Adventures at Bardia National Park, Nepal
October 9, 2010
Pooing in a National Park at night is not the best option. Because you have to turn the lights on and all insects come to visit while you are in the toilet. So I decided to keep it for the moment being.
I was offered a job here, at the lodge where we are staying at the Bardia National Park. I could welcome the guests, show them the schedule, and so on. All for 1000 R (10 euro, per month? per day? I can’t tell; surely not per hour), Dal Bhat and lodging inlcuded. If it wasn’t this hot here I could think about it.
You can enter the park only with a guide. We were walking. So there was the risk to meet face to face with one of the big five. While we were walking along the river (the best place to see animals, while they go to get some water), the guide explained to us how to behave in case of close encounters. If meeting a tiger, you should look at it in the eyes and stare back; the tiger will leave (or at least that is what it should do). If meeting a rhino, drop something to the floor, a t-shirt or the camera, so that it is distracted (apparently rhinos are attracted by smells) and climb on a tree (???). With elephants, you just need to hide behind a tree. I wasn’t sure this advice could have saved us.
It would have been better if he taught us how to behave with leeches, as it was more likely we would have been attacked by them. During the Annapurna trekking I was worried I could get some, but I was lucky. This time it was a bit more difficult to escape. Wearing long trousers helps, but if you don’t see them in time they go through everything, even in the holes that hold the shoelaces, until the find the skin. They don’t hurt, but I hate those who get fat on my account! And it’s better if you don’t take them off sharply, or the wound will bleed. Salt or fire are the best way to take them off.
Thre are only 22 tigers at Bardia National Park, and it is very difficult to spot one. There were about 60 10 years ago. But the maoist guerrillia warfare reduced the attention reserved to the park, and smugglers could easily work at their illecit traffic. Despite this, our patience was rewarded. After hours of waiting along the river, we saw a tiger. From very far away, but I was able to appreciate its noble posture. I must also reconsider my hate for monkeys, as it was them who told us the tiger was arriving, with the screams they make when they want to alert one each other of an approaching danger.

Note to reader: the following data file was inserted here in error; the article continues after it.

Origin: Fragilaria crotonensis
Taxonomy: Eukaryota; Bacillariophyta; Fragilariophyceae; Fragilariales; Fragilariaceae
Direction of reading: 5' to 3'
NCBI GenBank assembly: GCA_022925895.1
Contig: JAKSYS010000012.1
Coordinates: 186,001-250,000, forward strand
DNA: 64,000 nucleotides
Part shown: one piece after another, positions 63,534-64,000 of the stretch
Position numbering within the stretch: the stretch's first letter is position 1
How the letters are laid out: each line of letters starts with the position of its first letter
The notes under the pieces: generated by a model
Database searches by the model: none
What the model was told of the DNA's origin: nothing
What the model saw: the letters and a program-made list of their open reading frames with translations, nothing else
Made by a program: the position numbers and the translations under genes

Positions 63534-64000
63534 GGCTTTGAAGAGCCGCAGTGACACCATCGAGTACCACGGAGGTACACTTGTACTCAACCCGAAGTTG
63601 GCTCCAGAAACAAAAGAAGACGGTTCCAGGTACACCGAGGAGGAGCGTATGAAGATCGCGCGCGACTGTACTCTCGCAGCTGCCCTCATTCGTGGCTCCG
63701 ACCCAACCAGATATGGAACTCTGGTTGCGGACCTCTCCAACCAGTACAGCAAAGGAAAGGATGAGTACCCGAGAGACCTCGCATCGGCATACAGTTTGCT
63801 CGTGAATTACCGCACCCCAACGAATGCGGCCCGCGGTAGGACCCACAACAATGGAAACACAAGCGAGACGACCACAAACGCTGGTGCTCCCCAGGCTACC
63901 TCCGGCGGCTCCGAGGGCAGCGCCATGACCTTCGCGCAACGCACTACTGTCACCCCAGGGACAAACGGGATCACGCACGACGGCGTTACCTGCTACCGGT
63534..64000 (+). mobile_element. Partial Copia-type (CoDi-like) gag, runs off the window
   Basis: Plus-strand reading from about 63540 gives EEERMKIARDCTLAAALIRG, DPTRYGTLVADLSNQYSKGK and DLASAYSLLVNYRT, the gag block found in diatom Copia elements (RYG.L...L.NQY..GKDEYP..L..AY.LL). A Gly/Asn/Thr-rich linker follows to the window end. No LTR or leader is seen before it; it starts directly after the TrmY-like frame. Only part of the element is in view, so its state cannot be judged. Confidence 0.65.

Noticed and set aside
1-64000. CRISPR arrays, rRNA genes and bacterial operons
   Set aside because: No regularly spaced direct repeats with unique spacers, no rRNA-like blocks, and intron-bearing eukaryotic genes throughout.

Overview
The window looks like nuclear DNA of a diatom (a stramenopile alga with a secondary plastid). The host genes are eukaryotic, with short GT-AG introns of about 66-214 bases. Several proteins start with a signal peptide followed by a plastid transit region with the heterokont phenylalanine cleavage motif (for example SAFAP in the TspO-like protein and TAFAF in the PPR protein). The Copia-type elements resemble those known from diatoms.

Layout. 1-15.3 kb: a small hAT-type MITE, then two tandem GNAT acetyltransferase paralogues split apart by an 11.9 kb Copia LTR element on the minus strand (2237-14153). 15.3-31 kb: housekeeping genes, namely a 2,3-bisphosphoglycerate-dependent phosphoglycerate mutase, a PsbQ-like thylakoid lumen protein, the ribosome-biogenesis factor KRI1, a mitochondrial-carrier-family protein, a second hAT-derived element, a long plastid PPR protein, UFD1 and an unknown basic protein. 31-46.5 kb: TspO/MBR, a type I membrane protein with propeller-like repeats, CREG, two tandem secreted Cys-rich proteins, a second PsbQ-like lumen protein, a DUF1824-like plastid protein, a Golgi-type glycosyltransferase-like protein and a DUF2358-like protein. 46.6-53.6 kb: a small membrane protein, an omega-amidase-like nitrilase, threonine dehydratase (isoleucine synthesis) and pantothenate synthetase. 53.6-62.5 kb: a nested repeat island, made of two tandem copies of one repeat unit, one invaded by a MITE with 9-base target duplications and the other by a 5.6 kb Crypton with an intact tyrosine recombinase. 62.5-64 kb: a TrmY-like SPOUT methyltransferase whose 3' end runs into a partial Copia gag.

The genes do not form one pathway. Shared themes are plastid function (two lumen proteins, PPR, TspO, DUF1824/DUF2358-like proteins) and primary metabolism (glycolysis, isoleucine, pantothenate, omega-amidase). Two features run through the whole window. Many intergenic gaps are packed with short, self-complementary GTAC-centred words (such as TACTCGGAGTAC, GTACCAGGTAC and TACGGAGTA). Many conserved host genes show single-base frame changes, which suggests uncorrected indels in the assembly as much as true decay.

There are 18 rhinos in this park, most of which are hidden behind tall grass (I only saw one, blind, in a rehab center, where it was kept because a month ago it killed an elder man of the village, due to his blindness), some crocodiles (that we didn’t see), lots of monkeys, and billions of leeches.
The village is also very nice. The houses are made in mud with a straw roof, and oxes help in everyday life. It’s like living in a different century.
We decided to stay one more day to relax. There’s a river where you can bath. That’s my plan for tomorrow. Maybe I’ll see a crocodile or two…
I would love a burger with a chilled beer in Crystal Palace right now.
From my diary:
10am. We’ve been for 3 hours and the only animals we’ve see so far were these damn monkeys. A bee fell in love with me and didn’ want to let go. Loads of leeches, only on the trousers so far, luckily. I am curious to see when I’ll take the shoes off.
We’ve been along the river for half an hour, waiting for something to happen (like a tiger attacking that pack of deers along the beach? An elephant coming to the river to drink? A rhino?). I’m starting to get hungry. And sleepy.
Earlier a group of man and boys was working on a dam to free it from trunks that got stuck there during the monsoon. A strong noise of broken branches behind us. I thought (I hoped) it was an elephant. No, just the usual annoying monkeys. I can’t stand them.
Can you believe someone would stay here for hours in silence to see… nothing? And I actually can’t be silent and still. With coughing and sneezing and hunger and writing, I’m constantly making noises. Now I’ll start to read. Yesterday I finished “The forgotten garden” (given to me by my friend Giorgia). I want to start “The art of travel”. I heard a growl! Oh, that was the guide’s stomach.
4pm. We are on the watch tower now. Juice and biscuits. I’m thirsty. I didn’t know elephants had a beard. And the skin so rough hectolitres of cream wouldn’t make it smooth. A boy with nice black feet. On the tower. It’s nice here.